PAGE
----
Steve Bowden joked that the statue also will give a convenient perch and, alas, an inviting target for pigeons.

The ceremony lightened the atmosphere surrounding this year's Bowden Bowl. On Sept. 5, the ex-husband and 15-year-old son of Bobby and Ann Bowden's youngest daughter, Ginger Madden, died in a car accident along rain-slicked Interstate 10 as they headed west from Tallahassee toward Fort Walton Beach. The family has been grieving since.

Ginger attended the ceremony and for a brief time the button she wore with the picture of her late son, Bowden Madden, was the only reminder of the tragedy.

She even smiled as she spoke when she was asked whether she roots for Clemson or for Florida State.

"I root for Florida State to score every time and for Clemson to turn it over every time," she said. "We all root for Florida State, except for those who get paid by Clemson."

For a few minutes on Friday, the Bowden family could talk and think about happier things.

CLEMSON AT NO. 8 FLORIDA STATE

Kickoff: 3:30 p.m., Doak Campbell Stadium, Tallahassee.

TV: 10 25. Radio: WAXY (790-AM), WFTL (850-AM), WSRF (1580-AM).

Records: Clemson 1-2, 1-1 ACC; Florida State 1-1, 0-1.

Coaches: Tommy Bowden is 39-26 in his sixth season at Clemson and 57-30 in eight seasons overall. Bobby Bowden is 270-68-4 in his 29th season at Florida State and 343-100-4 in 39 seasons overall.

Series: Florida State leads 14-3.

Latest line: Florida State by 171/2.

Injuries: Clemson -- DT Vontrell Jamison (Achilles') and FS Roy Walker (knee) are out. FSU -- G Matt Meinrod (knee) and backup FB Chad Canfield (concussions) are out.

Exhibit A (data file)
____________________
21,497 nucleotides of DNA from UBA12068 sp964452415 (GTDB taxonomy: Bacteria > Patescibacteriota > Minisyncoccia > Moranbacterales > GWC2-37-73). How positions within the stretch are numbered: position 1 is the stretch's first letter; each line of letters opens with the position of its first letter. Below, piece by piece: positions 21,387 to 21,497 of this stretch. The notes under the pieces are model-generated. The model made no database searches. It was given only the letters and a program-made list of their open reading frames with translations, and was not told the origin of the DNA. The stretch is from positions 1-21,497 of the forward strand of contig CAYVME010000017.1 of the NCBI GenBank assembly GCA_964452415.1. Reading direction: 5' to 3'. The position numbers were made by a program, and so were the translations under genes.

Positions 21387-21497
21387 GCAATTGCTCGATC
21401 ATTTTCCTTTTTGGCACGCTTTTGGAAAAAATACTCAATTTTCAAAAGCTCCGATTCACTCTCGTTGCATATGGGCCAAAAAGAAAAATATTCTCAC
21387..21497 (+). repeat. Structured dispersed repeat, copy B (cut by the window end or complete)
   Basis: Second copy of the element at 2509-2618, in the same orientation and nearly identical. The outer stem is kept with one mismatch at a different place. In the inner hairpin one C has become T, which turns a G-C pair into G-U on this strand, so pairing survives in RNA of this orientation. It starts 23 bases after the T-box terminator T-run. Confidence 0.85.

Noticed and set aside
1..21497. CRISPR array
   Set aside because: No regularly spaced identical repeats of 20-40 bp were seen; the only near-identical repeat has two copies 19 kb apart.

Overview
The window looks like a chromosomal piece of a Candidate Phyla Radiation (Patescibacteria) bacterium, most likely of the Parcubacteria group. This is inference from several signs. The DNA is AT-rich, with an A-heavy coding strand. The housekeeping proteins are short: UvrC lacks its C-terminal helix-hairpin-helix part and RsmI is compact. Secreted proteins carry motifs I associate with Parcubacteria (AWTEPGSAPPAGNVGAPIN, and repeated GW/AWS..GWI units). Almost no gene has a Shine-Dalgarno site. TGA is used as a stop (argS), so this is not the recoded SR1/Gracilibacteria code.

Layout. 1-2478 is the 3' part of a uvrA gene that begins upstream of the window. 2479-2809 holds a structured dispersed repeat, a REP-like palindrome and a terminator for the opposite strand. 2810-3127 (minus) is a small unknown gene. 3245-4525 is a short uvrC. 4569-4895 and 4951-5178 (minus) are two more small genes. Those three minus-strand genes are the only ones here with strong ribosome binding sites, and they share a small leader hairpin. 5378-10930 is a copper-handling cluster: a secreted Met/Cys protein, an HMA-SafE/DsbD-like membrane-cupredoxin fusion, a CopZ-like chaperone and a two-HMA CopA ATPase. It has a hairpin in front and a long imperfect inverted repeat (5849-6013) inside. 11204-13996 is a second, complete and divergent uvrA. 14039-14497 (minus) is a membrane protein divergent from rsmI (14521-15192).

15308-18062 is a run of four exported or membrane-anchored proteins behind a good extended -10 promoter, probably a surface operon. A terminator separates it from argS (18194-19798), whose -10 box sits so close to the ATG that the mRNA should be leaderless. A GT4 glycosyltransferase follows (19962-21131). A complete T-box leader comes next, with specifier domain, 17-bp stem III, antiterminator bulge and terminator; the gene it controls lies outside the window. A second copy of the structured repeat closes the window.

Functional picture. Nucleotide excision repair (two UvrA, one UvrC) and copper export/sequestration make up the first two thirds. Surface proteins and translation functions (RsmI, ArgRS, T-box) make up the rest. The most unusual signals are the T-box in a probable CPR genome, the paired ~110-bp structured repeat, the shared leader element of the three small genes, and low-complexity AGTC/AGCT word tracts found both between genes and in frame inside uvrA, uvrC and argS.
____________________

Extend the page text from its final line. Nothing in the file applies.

When Clemson has the ball: Charlie Whitehurst has thrown seven interceptions. Part of the problem is that he's working behind an offensive line that's inexperienced in spots and that the running game is struggling. Whitehurst also has been sacked seven times. Tommy Bowden hasn't named a starting tailback for this game, but Yusef Kelly is slated to return this week after missing last weekend's game against Texas A&M; because of a suspension for a team-rules violation. WR Airese Currie is a speedster, and he leads the ACC in receptions per game and receiving yards per game.

When Florida State has the ball: With Chris Rix playing unevenly so far this season, the 'Noles haven't thrown a touchdown pass this season, but the return of G Bobby Meeks and C David Castillo last week helped get the running game on track, and Castillo should start today. Florida State coaches would love to get RBs Leon Washington and Lorenzo Booker the ball as often as possible, either on runs or on low-risk swing passes. The Clemson defense has been a disappointment, especially the run defense, which is giving up 230.0 yards on the ground a game.

Extra points: Clemson defeated FSU 26-10 last Nov. 8 to knock the Seminoles out of the national-title hunt. Whitehurst threw for 272 yards in that game, while FSU ran for an abysmal 11 yards on 17 carries. ... Bobby Bowden has won four of the five Bowden Bowls. ... The Tigers allowed two backs to rush for more than 100 yards last week. That's the first time that's happened since 1996.

--Josh Robbins


http://articles.sun-sentinel.com/2004-09-25/sports/0409250249_1_steve-bowden-bobby-bowden-fsu-strength-coach